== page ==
John Brummett today recounts a meal with Republican Chair Gil Baker and UCA president Lu Hardin. The governor's race comes up. Brummett says he still dopes it as Mike Beebe's to lose. Baker offers a reasoned rebuttal. Brummett is unconvinced.
One reason, Brum writes, is that Beebe seems to be doing well in personal appeal, one of two critical factors.
The other is that if any vote-turning issue were actually to arise this fall, it would almost have to be immigration. And I can't quite see how that works to Hutchinson's benefit, since he is vulnerable, whether fairly on unfairly, to charges he didn't do his job well as deputy secretary for border enforcement in the federal Homeland Security Department.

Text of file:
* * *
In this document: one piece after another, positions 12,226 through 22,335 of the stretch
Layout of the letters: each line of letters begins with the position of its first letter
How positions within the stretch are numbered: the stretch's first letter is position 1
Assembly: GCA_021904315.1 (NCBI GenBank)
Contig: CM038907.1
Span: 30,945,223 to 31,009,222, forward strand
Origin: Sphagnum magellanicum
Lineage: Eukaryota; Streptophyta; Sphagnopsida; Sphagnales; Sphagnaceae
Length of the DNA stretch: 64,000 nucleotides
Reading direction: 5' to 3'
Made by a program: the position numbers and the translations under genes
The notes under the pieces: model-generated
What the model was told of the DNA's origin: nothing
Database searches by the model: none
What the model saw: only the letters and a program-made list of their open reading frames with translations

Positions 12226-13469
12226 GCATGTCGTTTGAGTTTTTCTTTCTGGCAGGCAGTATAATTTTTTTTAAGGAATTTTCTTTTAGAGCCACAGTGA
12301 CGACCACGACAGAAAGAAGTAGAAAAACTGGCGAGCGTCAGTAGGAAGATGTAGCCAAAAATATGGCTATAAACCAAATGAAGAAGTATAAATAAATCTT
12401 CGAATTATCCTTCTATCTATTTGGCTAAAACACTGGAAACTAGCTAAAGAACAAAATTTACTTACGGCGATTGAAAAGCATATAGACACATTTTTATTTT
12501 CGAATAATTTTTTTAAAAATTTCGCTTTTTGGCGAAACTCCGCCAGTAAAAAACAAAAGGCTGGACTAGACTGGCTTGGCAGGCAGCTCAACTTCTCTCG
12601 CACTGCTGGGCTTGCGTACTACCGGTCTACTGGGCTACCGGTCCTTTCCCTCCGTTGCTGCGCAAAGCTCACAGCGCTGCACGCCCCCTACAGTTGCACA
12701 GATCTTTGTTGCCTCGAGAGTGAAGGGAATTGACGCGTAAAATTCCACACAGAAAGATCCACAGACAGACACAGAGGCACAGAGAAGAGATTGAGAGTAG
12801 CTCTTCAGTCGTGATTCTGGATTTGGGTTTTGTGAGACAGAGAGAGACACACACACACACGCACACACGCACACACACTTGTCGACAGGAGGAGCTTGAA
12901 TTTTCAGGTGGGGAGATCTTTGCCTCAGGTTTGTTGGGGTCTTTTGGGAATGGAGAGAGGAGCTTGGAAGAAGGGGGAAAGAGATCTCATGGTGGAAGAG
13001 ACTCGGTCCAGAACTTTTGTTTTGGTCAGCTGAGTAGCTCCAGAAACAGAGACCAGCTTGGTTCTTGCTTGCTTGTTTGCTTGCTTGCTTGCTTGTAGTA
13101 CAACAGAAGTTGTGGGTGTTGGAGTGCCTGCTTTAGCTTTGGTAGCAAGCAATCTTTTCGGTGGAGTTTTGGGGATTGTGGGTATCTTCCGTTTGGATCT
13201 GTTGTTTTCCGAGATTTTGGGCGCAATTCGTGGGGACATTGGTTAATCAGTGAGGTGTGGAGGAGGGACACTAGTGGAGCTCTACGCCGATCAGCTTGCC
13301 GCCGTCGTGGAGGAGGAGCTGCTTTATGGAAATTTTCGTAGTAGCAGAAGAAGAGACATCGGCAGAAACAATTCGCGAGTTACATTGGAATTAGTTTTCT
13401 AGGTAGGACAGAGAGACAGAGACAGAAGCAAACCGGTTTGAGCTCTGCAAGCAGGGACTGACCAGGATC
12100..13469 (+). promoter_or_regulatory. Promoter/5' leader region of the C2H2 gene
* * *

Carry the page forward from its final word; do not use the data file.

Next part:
Beyond that, he has insisted to his great credit on taking a more moderate, Bush-like stand on immigration than that of, say, his running mate, Jim Holt.
It will be difficult to galvanize a campaign around an emotional issue by insisting on fairness, reason and nuance.
It is true that Hutchinson is offering a more substantive campaign than Beebe. That's commendable. But it's also true that he's having to rely on substance in a race that may not be decided on that basis, and is doing so because he's losing the typically more decisive contests of money and cult of personality.